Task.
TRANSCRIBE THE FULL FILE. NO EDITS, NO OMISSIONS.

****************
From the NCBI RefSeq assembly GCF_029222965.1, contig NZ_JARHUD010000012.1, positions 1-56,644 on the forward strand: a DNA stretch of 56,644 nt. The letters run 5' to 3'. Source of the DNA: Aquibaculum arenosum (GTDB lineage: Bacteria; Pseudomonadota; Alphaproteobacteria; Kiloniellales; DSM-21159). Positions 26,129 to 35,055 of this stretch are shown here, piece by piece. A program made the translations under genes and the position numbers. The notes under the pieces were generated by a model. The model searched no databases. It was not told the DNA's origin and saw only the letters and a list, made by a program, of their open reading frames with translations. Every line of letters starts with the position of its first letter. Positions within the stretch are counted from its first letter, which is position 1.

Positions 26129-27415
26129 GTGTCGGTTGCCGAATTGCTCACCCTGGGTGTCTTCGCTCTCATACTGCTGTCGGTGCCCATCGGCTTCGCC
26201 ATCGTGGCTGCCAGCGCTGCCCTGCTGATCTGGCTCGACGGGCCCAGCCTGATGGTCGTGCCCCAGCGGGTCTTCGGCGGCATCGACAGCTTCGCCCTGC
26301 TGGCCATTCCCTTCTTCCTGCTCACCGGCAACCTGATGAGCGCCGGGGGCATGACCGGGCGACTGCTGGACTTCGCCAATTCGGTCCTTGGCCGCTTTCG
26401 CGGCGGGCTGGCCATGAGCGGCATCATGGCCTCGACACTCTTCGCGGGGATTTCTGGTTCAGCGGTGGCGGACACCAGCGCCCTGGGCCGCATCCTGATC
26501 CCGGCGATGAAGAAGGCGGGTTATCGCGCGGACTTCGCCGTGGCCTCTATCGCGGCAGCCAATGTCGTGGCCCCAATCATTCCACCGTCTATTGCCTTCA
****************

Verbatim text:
From the NCBI RefSeq assembly GCF_029222965.1, contig NZ_JARHUD010000012.1, positions 1-56,644 on the forward strand: a DNA stretch of 56,644 nt. The letters run 5' to 3'. Source of the DNA: Aquibaculum arenosum (GTDB lineage: Bacteria; Pseudomonadota; Alphaproteobacteria; Kiloniellales; DSM-21159). Positions 26,129 to 35,055 of this stretch are shown here, piece by piece. A program made the translations under genes and the position numbers. The notes under the pieces were generated by a model. The model searched no databases. It was not told the DNA's origin and saw only the letters and a list, made by a program, of their open reading frames with translations. Every line of letters starts with the position of its first letter. Positions within the stretch are counted from its first letter, which is position 1.

Positions 26129-27415
26129 GTGTCGGTTGCCGAATTGCTCACCCTGGGTGTCTTCGCTCTCATACTGCTGTCGGTGCCCATCGGCTTCGCC
26201 ATCGTGGCTGCCAGCGCTGCCCTGCTGATCTGGCTCGACGGGCCCAGCCTGATGGTCGTGCCCCAGCGGGTCTTCGGCGGCATCGACAGCTTCGCCCTGC
26301 TGGCCATTCCCTTCTTCCTGCTCACCGGCAACCTGATGAGCGCCGGGGGCATGACCGGGCGACTGCTGGACTTCGCCAATTCGGTCCTTGGCCGCTTTCG
26401 CGGCGGGCTGGCCATGAGCGGCATCATGGCCTCGACACTCTTCGCGGGGATTTCTGGTTCAGCGGTGGCGGACACCAGCGCCCTGGGCCGCATCCTGATC
26501 CCGGCGATGAAGAAGGCGGGTTATCGCGCGGACTTCGCCGTGGCCTCTATCGCGGCAGCCAATGTCGTGGCCCCAATCATTCCACCGTCTATTGCCTTCA